Under the deck, Nilaya’s sail-handling hardware includes Rondal’s new design of lightweight, hydraulically operated captive reel winches, which combine an aluminium chassis with a filamentwound carbon fibre drum. Exceptionally powerful and proven to withstand very high loads, these winches weigh only half as much as the previous generation of captive reel winches. They are also available as electric-powered variants with innovative peak shaving technology that feeds power back into the yacht’s batteries. However, for a long-distance ocean cruising yacht like Nilaya that is expected to spend long periods of time in remote parts of the world, the relative simplicity of a more conventional hydraulicpowered winch setup has obvious advantages. Rondal’s line feeders work in step with the captive winches, providing continuous line tension to ensure a perfect tight coil around the drum.
Also under the deck – in this case the foredeck – are a couple of Rondal’s sail drums. These are designed to enable faster, easier and safer launching and retrieval of large downwind sails by a relatively small crew, in Nilaya’s case allowing big A-sails to be used more often on ocean voyages and also to be stowed securely when not in use.
Above: the cabin top for Nilaya breaks new ground for superyacht engineering, being both light in weight and contributing substantially to the yacht’s global stiffness.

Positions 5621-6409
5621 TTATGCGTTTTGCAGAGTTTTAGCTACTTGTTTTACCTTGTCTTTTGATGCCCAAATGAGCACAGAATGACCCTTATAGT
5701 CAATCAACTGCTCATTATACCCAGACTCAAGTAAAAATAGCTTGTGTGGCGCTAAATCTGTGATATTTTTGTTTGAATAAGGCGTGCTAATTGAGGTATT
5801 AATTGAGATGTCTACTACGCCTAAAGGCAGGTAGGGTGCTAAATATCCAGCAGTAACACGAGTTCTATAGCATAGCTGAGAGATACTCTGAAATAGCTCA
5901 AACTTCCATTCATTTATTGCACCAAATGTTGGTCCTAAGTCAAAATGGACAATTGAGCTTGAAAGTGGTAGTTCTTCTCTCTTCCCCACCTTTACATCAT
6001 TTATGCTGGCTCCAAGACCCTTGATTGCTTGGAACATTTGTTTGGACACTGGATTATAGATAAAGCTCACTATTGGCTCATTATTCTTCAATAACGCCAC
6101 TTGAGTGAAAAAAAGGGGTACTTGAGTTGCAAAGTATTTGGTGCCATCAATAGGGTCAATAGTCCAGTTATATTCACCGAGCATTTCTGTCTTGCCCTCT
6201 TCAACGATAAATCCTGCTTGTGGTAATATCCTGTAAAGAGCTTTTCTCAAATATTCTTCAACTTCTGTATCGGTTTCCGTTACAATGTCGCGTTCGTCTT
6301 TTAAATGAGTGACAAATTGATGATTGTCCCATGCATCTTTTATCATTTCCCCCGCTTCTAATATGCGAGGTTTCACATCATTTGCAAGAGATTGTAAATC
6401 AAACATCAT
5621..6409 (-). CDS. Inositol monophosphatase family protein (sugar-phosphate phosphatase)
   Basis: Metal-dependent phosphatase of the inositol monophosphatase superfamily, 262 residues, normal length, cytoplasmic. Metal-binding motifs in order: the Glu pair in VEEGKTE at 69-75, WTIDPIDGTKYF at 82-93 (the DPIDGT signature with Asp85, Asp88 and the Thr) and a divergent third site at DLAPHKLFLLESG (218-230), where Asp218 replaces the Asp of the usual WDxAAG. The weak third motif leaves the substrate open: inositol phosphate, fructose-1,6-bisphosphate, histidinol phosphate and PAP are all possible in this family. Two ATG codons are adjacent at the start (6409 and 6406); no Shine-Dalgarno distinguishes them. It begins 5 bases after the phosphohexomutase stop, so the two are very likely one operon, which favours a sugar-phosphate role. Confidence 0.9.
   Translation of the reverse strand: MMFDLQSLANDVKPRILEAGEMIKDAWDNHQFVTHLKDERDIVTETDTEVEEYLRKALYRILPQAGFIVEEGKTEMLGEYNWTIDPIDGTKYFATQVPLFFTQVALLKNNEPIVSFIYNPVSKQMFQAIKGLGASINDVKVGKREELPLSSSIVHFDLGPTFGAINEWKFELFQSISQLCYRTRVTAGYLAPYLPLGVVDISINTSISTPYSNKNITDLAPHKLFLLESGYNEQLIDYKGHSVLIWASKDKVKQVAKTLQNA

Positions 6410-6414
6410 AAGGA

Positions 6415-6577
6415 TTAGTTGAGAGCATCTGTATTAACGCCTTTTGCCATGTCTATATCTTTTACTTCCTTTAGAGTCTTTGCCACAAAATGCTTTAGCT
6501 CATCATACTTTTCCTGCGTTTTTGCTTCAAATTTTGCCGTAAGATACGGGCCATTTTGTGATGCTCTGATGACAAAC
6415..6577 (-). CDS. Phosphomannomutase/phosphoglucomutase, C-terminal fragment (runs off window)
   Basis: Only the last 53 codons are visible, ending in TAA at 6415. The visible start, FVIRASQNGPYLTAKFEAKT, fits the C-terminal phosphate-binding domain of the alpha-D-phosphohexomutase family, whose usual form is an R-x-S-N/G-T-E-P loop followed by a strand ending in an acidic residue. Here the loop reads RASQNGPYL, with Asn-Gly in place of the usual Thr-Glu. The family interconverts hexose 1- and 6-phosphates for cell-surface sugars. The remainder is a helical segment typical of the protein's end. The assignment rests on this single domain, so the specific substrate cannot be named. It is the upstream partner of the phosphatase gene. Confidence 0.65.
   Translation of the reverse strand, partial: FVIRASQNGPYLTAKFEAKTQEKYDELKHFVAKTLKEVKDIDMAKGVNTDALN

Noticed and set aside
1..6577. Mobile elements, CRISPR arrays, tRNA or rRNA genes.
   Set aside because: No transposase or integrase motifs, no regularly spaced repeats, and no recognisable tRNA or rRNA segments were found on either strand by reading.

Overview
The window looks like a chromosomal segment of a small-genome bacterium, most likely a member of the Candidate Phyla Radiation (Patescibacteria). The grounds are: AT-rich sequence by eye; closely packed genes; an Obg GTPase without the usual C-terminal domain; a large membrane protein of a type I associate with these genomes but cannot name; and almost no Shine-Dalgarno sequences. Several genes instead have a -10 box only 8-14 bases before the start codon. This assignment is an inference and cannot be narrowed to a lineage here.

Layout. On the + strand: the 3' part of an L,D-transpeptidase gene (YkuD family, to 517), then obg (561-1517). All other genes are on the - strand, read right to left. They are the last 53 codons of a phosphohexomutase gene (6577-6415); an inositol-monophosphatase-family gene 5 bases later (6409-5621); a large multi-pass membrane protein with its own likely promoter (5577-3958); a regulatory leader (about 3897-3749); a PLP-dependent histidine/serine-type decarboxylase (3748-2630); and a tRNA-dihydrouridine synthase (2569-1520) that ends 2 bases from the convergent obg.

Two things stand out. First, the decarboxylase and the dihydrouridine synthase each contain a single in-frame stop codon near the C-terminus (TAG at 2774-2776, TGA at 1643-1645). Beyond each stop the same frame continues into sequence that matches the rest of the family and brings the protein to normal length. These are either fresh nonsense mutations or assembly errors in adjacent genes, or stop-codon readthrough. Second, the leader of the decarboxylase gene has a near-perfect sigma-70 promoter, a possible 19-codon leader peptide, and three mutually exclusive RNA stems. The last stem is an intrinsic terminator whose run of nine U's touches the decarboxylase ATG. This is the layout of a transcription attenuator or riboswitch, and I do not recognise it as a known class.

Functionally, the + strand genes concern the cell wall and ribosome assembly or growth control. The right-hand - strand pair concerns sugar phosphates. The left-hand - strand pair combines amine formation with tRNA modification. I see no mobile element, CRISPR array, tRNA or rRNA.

Below: the yacht’s mast is stepped by Rondal staff at Huisfit
Rondal’s participation in this project also included a key role in the design and engineering loops for the yacht’s aero package, working closely with Reichel/Pugh and Doyle Sails. ‘Bringing in the mast and sail designers early in the process has significant advantages,’ naval architect Jim Pugh explains. 'From the aero CFD side, Rondal and Doyle shared high-quality data about sail forces and sail loads that we integrated into the hydro CFD studies of the candidate hulls. This markedly improved the quality of the CFD hull testing and the resultant performance prediction. The mast and sail loads were then input into the hull and deck’s structural engineering. These studies are applicable to any design whether Featherlight or heavy. No matter the thickness of the plate or weight of the composite, such a study will yield remarkable results.’